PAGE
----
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Australian smokers' and nonsmokers' exposure to antismoking warnings in day-to-day life: a pilot study
Introduction: Smokers and nonsmokers can encounter a variety of antismoking messages in their everyday life. Antismoking warnings often involve fear appeals to which particularly smokers may react in a defensive manner by avoiding or derogating the messages, or downplaying their personal risk. However, previous studies testing the effects of antismoking warnings have either been retrospective or lab-based, thus introducing potential recall biases and yielding limited ecological validity. We used ecological momentary assessment (EMA) to give an overview on the number, type, and locations where individuals encounter such messages and to examine their immediate reactions.
Methods: In an EMA study, 33 smokers and 37 never-smokers logged every encounter with antismoking warnings during 2.5 weeks (1,237 participant days of monitoring). After randomly selected encounters, several markers of defensiveness were assessed.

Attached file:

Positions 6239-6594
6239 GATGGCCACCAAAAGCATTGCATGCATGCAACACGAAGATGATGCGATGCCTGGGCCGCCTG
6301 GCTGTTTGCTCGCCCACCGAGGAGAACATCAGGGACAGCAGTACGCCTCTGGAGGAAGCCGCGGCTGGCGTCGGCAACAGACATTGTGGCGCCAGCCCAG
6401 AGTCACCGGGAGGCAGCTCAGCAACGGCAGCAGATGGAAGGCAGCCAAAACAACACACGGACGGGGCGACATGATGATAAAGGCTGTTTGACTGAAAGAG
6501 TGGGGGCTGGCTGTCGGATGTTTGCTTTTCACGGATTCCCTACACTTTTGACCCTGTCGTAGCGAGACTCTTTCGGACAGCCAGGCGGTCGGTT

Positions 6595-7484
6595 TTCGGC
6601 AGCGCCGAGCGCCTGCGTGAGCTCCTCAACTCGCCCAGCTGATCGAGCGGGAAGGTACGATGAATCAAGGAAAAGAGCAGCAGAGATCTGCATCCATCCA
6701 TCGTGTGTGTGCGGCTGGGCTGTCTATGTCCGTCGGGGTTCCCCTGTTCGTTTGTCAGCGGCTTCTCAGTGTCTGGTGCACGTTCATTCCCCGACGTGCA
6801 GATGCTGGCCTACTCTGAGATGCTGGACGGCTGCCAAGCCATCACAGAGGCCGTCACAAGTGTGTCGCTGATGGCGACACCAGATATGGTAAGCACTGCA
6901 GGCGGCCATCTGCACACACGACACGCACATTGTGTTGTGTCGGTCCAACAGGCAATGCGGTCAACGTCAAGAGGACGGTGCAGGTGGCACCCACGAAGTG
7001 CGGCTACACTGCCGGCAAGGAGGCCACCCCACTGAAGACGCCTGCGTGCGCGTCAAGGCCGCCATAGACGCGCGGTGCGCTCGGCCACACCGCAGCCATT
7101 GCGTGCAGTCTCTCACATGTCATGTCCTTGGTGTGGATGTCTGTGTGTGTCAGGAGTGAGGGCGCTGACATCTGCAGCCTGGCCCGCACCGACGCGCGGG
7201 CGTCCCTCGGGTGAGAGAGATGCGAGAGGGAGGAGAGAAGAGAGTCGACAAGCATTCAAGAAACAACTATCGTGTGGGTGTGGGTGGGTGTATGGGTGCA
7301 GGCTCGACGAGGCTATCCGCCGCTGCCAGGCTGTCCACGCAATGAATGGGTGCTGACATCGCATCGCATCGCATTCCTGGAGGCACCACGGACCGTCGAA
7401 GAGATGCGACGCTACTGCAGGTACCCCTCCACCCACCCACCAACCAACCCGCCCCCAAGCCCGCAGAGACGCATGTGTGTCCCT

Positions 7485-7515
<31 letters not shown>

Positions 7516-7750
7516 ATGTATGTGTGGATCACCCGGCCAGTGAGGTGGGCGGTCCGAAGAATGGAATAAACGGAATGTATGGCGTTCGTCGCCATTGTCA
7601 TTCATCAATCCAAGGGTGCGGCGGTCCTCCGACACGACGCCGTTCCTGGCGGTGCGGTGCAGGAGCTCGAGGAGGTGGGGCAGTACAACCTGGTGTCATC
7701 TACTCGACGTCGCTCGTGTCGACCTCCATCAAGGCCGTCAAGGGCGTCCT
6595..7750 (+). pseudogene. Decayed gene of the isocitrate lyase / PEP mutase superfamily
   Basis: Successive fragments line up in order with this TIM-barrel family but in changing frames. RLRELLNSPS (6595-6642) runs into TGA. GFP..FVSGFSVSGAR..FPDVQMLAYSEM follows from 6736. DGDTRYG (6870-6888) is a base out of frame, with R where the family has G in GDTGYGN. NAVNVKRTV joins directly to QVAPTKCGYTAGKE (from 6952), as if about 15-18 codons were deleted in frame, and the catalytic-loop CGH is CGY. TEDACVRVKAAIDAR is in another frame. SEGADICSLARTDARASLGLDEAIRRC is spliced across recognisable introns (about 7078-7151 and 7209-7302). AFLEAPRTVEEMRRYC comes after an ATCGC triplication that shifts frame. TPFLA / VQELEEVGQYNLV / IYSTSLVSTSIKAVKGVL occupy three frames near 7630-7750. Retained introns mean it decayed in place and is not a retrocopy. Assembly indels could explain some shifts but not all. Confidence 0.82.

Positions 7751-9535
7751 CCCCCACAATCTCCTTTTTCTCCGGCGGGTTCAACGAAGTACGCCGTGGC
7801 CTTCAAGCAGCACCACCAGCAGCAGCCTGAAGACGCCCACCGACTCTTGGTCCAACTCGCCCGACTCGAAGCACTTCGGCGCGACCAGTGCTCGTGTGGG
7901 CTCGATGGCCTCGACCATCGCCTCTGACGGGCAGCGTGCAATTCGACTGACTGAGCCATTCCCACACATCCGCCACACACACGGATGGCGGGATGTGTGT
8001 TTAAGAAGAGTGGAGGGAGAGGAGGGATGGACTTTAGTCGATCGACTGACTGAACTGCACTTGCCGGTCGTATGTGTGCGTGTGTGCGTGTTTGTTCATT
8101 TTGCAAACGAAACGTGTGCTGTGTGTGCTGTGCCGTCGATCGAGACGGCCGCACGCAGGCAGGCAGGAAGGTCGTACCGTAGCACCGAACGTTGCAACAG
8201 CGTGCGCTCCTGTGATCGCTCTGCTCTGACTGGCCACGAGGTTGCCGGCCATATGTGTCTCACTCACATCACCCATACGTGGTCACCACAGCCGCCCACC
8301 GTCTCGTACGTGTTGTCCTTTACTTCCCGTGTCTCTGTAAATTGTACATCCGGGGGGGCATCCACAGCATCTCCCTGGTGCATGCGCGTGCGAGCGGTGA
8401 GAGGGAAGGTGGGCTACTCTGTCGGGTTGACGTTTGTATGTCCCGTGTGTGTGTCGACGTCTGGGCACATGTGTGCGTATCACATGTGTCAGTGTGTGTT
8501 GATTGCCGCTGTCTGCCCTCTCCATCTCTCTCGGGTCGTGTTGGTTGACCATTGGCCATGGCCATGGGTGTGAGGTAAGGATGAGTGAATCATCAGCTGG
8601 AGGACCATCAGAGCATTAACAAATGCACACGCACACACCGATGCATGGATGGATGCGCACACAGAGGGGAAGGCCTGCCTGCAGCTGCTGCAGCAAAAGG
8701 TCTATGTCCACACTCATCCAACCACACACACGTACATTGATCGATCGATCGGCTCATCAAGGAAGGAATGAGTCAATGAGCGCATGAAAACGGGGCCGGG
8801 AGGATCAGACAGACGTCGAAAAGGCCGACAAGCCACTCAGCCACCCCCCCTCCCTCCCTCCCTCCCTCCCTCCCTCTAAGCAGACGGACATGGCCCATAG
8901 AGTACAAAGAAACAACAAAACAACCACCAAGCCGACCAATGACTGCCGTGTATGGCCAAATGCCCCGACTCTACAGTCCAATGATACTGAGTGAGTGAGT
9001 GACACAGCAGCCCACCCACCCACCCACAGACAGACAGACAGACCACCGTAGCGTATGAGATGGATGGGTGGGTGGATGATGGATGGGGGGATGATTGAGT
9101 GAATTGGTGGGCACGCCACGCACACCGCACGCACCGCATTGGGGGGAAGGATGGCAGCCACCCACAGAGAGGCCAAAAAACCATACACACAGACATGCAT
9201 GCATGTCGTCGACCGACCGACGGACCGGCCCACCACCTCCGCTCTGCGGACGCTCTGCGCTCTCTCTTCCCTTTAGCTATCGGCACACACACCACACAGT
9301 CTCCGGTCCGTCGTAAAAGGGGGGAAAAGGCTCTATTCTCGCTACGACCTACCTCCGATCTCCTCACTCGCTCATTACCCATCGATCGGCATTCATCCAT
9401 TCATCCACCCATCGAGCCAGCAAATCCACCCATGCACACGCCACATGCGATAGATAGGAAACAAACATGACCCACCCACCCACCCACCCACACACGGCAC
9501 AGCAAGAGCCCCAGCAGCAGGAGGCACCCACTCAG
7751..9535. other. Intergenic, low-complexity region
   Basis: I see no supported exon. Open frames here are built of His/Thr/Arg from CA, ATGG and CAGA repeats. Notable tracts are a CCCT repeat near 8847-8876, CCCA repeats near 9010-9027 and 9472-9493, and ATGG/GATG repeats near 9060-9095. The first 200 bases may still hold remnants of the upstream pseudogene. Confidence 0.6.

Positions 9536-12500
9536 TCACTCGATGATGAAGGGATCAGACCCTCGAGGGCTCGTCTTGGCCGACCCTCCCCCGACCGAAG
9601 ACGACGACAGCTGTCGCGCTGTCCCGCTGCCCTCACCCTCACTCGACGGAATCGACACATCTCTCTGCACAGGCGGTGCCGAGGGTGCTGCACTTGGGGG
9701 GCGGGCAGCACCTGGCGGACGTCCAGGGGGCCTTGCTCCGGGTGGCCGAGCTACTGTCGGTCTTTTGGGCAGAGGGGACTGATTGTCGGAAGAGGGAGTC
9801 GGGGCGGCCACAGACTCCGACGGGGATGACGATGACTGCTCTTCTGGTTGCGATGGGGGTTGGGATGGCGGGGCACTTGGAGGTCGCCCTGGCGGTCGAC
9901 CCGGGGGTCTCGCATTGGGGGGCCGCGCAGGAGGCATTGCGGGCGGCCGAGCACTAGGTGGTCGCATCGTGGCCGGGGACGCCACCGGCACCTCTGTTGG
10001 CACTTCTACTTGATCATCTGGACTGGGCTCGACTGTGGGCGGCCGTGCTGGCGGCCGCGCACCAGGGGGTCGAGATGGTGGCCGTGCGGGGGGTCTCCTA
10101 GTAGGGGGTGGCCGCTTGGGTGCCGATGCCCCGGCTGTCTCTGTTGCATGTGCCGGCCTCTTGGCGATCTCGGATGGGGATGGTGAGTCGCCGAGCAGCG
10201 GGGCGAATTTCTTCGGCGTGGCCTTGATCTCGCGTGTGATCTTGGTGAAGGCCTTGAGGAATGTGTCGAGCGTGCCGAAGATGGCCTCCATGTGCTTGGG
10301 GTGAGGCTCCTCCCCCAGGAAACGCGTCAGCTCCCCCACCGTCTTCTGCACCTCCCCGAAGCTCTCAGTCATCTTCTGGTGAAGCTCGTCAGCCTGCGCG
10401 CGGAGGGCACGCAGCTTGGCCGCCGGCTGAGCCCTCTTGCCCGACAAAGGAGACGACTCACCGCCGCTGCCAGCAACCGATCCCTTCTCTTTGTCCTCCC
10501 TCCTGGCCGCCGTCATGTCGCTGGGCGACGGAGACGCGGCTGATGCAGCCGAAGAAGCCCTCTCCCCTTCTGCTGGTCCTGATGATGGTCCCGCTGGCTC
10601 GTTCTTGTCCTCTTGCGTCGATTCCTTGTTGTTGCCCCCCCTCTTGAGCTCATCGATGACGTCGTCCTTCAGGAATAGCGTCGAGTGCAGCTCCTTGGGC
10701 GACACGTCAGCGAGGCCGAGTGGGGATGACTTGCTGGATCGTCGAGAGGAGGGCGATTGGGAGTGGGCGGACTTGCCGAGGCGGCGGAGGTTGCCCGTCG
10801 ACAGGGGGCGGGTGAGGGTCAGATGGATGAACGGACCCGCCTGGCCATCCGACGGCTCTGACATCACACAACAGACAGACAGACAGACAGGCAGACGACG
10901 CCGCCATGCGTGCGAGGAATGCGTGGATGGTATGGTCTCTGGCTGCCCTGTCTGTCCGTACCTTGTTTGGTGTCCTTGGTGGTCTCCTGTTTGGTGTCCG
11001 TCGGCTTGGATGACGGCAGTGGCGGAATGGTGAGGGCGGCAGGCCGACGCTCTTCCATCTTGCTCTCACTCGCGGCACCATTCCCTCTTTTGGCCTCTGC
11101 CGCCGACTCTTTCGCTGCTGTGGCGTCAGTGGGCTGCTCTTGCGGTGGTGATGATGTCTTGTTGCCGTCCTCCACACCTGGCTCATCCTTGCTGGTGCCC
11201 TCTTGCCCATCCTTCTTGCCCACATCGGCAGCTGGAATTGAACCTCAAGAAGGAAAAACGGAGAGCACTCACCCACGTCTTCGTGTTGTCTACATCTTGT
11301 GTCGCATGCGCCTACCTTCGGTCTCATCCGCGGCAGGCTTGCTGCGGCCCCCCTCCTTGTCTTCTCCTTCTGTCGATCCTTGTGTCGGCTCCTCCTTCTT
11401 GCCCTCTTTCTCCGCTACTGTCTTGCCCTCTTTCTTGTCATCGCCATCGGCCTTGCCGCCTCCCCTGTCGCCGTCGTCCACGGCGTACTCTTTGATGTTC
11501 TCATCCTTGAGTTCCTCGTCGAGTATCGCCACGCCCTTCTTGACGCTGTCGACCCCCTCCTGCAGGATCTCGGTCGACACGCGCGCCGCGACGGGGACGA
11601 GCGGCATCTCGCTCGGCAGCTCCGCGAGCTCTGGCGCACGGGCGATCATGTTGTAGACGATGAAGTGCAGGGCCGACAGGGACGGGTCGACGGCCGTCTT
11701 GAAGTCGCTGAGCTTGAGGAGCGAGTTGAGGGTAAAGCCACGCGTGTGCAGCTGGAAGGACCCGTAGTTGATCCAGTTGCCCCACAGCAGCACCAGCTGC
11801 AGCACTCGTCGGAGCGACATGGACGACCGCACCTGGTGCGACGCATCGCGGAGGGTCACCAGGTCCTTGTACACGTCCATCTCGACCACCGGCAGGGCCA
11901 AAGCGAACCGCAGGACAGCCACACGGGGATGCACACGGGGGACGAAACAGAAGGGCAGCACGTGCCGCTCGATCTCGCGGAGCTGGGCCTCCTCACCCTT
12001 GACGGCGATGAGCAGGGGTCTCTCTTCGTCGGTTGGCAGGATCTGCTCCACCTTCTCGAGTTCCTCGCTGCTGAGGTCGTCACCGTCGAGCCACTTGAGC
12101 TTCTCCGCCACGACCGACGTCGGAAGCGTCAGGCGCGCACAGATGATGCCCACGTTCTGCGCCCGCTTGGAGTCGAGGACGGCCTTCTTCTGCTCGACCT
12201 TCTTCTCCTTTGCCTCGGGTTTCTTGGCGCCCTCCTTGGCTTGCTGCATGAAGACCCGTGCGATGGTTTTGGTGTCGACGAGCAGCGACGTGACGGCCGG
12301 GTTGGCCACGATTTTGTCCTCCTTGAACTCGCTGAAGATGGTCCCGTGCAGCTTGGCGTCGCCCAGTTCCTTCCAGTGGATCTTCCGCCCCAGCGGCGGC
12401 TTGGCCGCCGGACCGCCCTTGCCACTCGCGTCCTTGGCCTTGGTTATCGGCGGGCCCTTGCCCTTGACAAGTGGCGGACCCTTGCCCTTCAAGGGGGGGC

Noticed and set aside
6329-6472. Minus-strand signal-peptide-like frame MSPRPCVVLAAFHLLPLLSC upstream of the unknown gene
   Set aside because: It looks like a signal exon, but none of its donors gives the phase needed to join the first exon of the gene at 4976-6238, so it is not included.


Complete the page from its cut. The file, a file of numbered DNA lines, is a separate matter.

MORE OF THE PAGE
Results: On average, nonsmokers reported noticing significantly fewer warnings than smokers (M = 0.49/day vs. M = 2.14/day). Both groups saw the majority of warnings on cigarette packages. Smokers reported a significantly higher level of message derogation and a significantly lower level of message acceptance than nonsmokers. There were no differences in feelings of vulnerability between smokers and nonsmokers upon encountering the warnings.
Conclusions: The overall number of encounters with antismoking warnings in people's everyday life is relatively low, particularly among smokers. Smokers are likely to avoid messages and respond defensively, thus limiting their potential effectiveness.
University of Tasmania
Publication titleNicotine and Tobacco Research
Department/SchoolTasmanian School of Medicine
PublisherOxford University Press
Place of publication4 Park Square, Milton Park, Abingdon, England, Oxon, Ox14 4Rn
Rights statementCopyright 2014 the authors